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Music

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Edited by Caleb Kelly

The "sonic turn" in recent art reflects a wider cultural awareness that sight no longer dominates our perception or understanding of contemporary reality. The background buzz of myriad mechanically reproduced sounds increasingly mediates our lives. Tuning into this incessant auditory stimulus, some of our most influential artists have investigated the corporeal, cultural, and political resonance of sound.

A History of Modern Aurality

Hearing has traditionally been regarded as the second sense—as somehow less rational and less modern than the first sense, sight. Reason and Resonance explodes this myth by reconstructing the process through which the ear came to play a central role in modern culture and rationality.

The Concept of Love in Their Operas

Music, language, and drama come together in opera to make a whole that conveys emotional reality. In this book, Irving Singer develops a new mode for understanding and experiencing the operas of Mozart and Beethoven, approaching them not as a musical technician but as a philosopher concerned with their expressive and mythic elements.

Sound, Affect, and the Ecology of Fear

Sound can be deployed to produce discomfort, express a threat, or create an ambiance of fear or dread—to produce a bad vibe. Sonic weapons of this sort include the "psychoacoustic correction" aimed at Panama strongman Manuel Noriega by the U.S. Army and at the Branch Davidians in Waco by the FBI, sonic booms (or "sound bombs") over the Gaza Strip, and high-frequency rat repellents used against teenagers in malls.

The Sound of Malfunction

From the mid-twentieth century into the twenty-first, artists and musicians manipulated, cracked, and broke audio media technologies to produce novel sounds and performances. Artists and musicians, including John Cage, Nam June Paik, Yasunao Tone, and Oval, pulled apart both playback devices (phonographs and compact disc players) and the recorded media (vinyl records and compact discs) to create an extended sound palette. In Cracked Media, Caleb Kelly explores how the deliberate utilization of the normally undesirable (a crack, a break) has become the site of productive creation.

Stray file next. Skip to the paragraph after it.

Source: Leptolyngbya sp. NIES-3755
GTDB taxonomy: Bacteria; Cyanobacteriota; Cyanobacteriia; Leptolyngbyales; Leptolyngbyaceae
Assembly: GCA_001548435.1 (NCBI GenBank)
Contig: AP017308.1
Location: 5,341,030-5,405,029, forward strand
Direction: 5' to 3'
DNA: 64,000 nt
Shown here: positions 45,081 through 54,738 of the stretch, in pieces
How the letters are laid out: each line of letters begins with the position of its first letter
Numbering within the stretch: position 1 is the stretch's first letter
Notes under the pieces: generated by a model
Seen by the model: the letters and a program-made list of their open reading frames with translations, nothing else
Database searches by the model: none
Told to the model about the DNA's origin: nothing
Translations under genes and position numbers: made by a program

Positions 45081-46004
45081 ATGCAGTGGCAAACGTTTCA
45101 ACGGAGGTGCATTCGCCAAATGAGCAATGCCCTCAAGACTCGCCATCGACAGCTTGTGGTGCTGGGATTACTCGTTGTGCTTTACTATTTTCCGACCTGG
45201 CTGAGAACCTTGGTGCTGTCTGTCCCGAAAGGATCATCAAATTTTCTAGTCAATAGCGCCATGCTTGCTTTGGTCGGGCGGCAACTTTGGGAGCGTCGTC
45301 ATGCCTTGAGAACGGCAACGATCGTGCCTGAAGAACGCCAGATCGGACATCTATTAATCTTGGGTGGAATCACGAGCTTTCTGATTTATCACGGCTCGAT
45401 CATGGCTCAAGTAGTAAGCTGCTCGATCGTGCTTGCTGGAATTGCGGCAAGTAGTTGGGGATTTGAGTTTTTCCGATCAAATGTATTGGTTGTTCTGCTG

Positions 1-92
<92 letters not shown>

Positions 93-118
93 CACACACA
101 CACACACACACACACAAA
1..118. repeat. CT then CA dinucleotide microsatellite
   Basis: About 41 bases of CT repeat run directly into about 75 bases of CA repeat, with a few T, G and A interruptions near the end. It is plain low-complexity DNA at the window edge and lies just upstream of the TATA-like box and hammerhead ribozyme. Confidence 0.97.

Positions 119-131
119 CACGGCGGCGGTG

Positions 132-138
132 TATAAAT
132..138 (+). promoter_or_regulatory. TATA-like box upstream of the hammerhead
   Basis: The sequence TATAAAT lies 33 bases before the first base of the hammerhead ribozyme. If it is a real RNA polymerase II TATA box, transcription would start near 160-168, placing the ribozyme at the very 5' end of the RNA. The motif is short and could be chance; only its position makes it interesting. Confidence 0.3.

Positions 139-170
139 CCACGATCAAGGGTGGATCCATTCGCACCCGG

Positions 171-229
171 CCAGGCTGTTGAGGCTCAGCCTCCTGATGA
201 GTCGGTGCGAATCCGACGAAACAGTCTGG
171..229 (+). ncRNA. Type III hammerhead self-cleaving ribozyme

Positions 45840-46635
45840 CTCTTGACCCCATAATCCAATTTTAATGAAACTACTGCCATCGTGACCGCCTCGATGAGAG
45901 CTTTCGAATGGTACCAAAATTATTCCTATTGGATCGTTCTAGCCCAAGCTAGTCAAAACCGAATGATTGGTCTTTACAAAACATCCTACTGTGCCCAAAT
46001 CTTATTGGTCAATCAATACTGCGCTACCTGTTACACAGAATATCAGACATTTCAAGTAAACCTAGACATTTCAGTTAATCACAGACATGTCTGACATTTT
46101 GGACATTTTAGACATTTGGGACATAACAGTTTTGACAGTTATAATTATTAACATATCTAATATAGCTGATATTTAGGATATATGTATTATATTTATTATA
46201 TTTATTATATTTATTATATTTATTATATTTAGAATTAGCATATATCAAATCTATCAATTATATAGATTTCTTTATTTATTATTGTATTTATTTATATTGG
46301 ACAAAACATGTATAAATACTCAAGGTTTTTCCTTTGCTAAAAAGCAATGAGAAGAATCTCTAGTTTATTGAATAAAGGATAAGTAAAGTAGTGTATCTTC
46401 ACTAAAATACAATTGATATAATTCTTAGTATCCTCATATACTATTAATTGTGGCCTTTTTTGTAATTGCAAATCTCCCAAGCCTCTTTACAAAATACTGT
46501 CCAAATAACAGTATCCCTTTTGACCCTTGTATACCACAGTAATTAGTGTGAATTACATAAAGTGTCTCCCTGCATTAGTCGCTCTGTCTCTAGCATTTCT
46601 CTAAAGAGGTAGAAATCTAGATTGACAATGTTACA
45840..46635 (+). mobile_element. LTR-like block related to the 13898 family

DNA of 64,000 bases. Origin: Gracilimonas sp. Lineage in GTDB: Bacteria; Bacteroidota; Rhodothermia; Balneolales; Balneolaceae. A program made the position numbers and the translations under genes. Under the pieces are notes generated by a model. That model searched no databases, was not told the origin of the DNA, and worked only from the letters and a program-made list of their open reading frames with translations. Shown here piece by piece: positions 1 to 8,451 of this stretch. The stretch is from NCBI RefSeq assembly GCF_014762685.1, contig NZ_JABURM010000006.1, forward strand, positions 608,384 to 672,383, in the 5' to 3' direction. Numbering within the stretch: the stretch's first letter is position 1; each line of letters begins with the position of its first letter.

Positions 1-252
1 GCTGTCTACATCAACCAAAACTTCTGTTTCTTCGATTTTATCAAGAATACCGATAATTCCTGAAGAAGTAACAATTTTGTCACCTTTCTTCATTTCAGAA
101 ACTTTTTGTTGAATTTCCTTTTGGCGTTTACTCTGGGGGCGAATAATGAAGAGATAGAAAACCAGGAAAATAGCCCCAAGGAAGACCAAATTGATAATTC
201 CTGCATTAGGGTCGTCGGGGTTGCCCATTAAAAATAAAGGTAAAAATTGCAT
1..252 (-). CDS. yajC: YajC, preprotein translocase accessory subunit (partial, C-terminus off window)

Sampling Digital Music and Culture
Edited by Paul D. Miller

The groundbreaking mix CD that accompanies this book features Nam Jun Paik, the Dada Movement, John Cage, Sonic Youth, and many other examples of avant-garde music. Most of the CD's content comes from the archives of Sub Rosa, a legendary record label that has been the benchmark for archival sounds since the beginnings of electronic music. (For a complete list of audio credits, see below.)

Meaning, Ontology, and Emotion

How human musical experience emerges from the audition of organized tones is a riddle of long standing. In The Musical Representation, Charles Nussbaum offers a philosophical naturalist's solution. Nussbaum founds his naturalistic theory of musical representation on the collusion between the physics of sound and the organization of the human mind-brain.

Synesthesia in Art and Science

What does it mean to hear music in colors, to taste voices, to see each letter of the alphabet as a different color? These uncommon sensory experiences are examples of synesthesia, when two or more senses cooperate in perception. Once dismissed as imagination or delusion, metaphor or drug-induced hallucination, the experience of synesthesia has now been documented by scans of synesthetes' brains that show "crosstalk" between areas of the brain that do not normally communicate.

The art of sound organization, also known as electroacoustic music, uses sounds not available to traditional music making, including pre-recorded, synthesized, and processed sounds. The body of work of such sound-based music (which includes electroacoustic art music, turntable composition, computer games, and acoustic and digital sound installations) has developed more rapidly than its musicology.

In Music and Probability, David Temperley explores issues in music perception and cognition from a probabilistic perspective. The application of probabilistic ideas to music has been pursued only sporadically over the past four decades, but the time is ripe, Temperley argues, for a reconsideration of how probabilities shape music perception and even music itself.

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